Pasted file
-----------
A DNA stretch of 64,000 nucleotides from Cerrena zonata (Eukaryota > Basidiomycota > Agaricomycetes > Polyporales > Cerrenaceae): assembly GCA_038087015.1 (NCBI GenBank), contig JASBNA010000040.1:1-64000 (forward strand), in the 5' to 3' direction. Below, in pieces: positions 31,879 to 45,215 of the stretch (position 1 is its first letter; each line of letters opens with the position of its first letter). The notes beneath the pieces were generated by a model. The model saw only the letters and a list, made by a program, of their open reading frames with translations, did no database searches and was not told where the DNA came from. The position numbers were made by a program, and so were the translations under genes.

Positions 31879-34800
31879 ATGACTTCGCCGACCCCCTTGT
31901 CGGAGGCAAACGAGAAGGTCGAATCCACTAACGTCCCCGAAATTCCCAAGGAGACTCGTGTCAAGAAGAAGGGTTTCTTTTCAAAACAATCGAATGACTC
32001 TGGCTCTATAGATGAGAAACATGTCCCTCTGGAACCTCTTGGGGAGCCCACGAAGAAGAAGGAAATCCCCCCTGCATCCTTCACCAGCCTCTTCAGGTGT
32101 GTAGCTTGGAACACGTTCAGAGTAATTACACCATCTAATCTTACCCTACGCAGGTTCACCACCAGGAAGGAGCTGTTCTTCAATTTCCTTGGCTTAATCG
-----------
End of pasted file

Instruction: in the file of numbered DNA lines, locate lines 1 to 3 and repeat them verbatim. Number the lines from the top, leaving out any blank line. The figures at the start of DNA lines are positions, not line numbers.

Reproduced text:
A DNA stretch of 64,000 nucleotides from Cerrena zonata (Eukaryota > Basidiomycota > Agaricomycetes > Polyporales > Cerrenaceae): assembly GCA_038087015.1 (NCBI GenBank), contig JASBNA010000040.1:1-64000 (forward strand), in the 5' to 3' direction. Below, in pieces: positions 31,879 to 45,215 of the stretch (position 1 is its first letter; each line of letters opens with the position of its first letter). The notes beneath the pieces were generated by a model. The model saw only the letters and a list, made by a program, of their open reading frames with translations, did no database searches and was not told where the DNA came from. The position numbers were made by a program, and so were the translations under genes.

Positions 31879-34800
31879 ATGACTTCGCCGACCCCCTTGT